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Reduce petrol price pain with these fuel-efficient driving hacks
Spend less time and money at the bowser with these top tips for fuel-efficient driving.
With recent drone strikes on Saudi Arabian oil facilities reportedly disrupting about half the kingdom’s oil supply – or about five per cent of the global oil supply – there are fears that fuel prices in coming weeks could spike by 10 cents a litre or as much as 20 cents a litre.
In practical terms, an increase from $1.20 to $1.60 such as Melbourne experienced in October 2018 – when the price for 91 RON, or standard unleaded petrol, spiked to $1.67 per litre – would mean the owner of a mid-size car or SUV with a 60-litre tank could be shelling out as much as an extra $24 per fill. If you travel 500 to 600 kilometres weekly, you might need to find an additional $1250 a year.
But there are some significant, sustainable measures you can take to rein in your fuel bill. The type of car you drive, the time of day you commute, your driving style, and when and where you fuel up all may have a significant effect.
Top tips for fuel-efficient driving
Buy the best fuel
Drivers intent on saving money might be tempted to choose the cheapest fuel at the pump, but Helen cautions this can be a false economy. “Where available, we purchase quality fuels,” she says. “Combined with our driving tips this gives maximum performance, and helps keep all the moving parts clean of gunk, thereby reducing maintenance costs.”
Get your car serviced regularly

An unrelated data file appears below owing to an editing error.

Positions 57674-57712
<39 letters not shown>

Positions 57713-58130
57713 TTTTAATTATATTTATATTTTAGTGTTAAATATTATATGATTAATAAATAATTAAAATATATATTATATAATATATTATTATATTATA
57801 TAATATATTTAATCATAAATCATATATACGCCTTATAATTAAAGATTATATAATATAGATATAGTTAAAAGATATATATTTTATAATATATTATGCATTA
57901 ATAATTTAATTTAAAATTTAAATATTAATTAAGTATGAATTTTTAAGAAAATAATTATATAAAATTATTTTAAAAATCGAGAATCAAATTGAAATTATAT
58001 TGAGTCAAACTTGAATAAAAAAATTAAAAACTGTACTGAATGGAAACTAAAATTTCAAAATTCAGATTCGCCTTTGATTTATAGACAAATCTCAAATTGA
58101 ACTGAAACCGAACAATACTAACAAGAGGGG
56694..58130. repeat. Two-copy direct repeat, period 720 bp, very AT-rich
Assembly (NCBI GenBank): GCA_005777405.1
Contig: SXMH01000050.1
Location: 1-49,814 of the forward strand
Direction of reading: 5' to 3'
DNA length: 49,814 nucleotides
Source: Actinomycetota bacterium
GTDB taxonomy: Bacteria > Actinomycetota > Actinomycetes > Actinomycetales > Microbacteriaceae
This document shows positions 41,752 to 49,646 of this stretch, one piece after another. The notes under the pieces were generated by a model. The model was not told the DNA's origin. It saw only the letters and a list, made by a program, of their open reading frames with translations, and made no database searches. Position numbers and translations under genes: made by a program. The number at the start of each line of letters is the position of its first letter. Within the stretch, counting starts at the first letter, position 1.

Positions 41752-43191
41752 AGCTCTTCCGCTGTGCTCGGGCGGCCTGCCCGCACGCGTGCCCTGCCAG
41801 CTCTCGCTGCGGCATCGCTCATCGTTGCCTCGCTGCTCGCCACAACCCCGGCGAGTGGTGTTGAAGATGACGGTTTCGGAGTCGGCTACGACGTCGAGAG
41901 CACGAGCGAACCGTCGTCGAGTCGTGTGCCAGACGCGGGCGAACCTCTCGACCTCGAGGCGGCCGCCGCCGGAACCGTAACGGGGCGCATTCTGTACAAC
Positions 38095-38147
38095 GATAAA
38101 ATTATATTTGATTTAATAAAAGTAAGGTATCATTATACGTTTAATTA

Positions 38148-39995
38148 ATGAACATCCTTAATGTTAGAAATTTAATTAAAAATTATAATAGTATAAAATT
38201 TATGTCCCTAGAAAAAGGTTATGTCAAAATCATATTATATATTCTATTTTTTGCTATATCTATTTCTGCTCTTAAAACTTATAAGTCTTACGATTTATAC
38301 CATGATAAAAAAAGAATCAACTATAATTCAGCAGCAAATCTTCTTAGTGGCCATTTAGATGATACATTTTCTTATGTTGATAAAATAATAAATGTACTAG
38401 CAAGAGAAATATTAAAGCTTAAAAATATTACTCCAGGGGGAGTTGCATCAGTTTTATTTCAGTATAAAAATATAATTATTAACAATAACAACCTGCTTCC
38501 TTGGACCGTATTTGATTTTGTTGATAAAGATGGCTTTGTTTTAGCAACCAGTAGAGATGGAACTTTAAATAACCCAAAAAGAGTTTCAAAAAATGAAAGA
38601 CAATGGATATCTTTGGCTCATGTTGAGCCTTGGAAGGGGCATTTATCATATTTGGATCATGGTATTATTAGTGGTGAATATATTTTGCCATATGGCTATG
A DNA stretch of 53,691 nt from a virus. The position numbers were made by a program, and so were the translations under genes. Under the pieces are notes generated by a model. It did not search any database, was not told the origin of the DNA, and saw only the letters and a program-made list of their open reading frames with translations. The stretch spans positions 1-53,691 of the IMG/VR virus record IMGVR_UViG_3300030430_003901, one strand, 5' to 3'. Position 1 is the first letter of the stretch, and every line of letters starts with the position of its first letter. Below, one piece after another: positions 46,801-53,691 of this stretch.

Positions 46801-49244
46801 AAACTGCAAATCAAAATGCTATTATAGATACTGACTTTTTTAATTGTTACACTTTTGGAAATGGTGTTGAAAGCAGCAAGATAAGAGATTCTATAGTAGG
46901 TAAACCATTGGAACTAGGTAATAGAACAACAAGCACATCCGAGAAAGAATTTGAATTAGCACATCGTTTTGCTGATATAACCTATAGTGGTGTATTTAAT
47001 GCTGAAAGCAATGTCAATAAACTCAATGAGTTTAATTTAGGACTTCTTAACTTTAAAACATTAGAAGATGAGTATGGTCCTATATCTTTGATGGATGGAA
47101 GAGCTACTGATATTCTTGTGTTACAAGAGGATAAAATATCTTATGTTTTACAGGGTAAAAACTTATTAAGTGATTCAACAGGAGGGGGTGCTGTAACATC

According to Helen perhaps the most crucial step is one that many drivers overlook. “The costliest mistake, from experience, is not servicing your car as per the manufacturer’s schedule,” Helen says. “This is based on drivers not being able to afford to pay for their service*, yet sadly this non-service ends up costing you a lot more in the long run.”
Pay attention to fuel cycles
A smart way to save on fuel costs is to pay close attention to the ‘fuel cycle’ – a common trend in cities whereby fuel prices gently fall over a period of weeks, then sharply increase.
“There’s no bell that rings at the bottom of the cycle to tell you it’s time to buy fuel – you have to watch the cycle,” says RACV’s manager of vehicle engineering, Michael Case. “When you see the two lines on the graph getting close to one another, that’s a sign that the price could be going to jump imminently.”
Use RACV's fuel price monitor to find the cheapest fuel near you
Michael also recommends keeping an eye on RACV’s fuel-price page, which has a graph showing average retail and wholesale fuel prices for the past 30 days.
He also urges motorists to use one of various apps for an overview of real-time pricing in their own area, to help choose the retailer with the lowest prices.
“If you can save 20 cents, that’s $10 to $12 per fill,” says Michael. Do that regularly and you will be hundreds of dollars better off in a year.”